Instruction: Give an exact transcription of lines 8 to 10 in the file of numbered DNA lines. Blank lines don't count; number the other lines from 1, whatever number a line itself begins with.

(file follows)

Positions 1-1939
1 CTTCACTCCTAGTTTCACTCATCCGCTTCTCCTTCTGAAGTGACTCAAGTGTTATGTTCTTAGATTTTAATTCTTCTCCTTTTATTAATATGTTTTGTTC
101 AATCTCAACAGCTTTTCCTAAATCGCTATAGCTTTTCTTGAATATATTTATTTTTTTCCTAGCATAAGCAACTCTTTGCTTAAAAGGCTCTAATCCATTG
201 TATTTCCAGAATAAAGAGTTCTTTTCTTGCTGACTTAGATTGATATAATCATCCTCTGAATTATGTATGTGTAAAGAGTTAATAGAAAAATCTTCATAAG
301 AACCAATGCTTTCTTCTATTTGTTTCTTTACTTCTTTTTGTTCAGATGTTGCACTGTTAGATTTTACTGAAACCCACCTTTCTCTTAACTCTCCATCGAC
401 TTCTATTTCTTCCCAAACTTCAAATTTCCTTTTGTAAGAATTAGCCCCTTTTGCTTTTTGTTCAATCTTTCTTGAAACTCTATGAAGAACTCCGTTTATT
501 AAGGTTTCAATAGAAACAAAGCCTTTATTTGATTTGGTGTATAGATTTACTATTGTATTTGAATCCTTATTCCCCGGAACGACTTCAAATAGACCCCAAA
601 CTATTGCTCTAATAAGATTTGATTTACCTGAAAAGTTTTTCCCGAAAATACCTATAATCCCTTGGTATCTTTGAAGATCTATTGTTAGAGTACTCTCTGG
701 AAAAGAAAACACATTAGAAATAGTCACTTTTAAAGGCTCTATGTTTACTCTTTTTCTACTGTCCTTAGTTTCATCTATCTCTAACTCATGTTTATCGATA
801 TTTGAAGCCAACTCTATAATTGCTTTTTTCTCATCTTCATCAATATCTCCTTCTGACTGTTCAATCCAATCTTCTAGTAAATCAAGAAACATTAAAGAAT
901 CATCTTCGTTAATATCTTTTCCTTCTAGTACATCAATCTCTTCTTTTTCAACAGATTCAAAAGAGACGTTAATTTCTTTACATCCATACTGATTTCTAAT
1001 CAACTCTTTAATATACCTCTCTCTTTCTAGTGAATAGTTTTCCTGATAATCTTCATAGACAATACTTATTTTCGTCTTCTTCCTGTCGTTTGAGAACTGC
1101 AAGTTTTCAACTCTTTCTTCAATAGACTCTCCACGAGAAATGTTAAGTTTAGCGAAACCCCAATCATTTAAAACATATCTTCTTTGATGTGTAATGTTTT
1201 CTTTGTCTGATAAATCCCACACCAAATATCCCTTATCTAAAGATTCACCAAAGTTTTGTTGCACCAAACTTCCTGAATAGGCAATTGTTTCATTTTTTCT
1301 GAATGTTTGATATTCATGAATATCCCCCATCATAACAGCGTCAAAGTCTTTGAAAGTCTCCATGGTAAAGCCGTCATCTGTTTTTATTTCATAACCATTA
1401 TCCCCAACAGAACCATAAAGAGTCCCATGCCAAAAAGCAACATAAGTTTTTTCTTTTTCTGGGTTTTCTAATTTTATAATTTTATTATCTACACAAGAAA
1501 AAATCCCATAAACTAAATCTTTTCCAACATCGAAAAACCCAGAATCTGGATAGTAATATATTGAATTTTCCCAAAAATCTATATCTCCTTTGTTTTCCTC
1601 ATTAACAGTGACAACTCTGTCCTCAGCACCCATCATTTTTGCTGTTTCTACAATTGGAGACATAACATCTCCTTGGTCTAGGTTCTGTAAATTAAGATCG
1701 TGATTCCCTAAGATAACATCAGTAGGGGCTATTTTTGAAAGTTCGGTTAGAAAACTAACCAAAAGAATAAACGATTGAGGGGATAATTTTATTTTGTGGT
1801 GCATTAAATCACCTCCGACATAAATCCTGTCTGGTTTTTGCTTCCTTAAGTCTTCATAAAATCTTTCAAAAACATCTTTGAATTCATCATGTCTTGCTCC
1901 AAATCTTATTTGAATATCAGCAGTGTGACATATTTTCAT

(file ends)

601 CTATTGCTCTAATAAGATTTGATTTACCTGAAAAGTTTTTCCCGAAAATACCTATAATCCCTTGGTATCTTTGAAGATCTATTGTTAGAGTACTCTCTGG
701 AAAAGAAAACACATTAGAAATAGTCACTTTTAAAGGCTCTATGTTTACTCTTTTTCTACTGTCCTTAGTTTCATCTATCTCTAACTCATGTTTATCGATA
801 TTTGAAGCCAACTCTATAATTGCTTTTTTCTCATCTTCATCAATATCTCCTTCTGACTGTTCAATCCAATCTTCTAGTAAATCAAGAAACATTAAAGAAT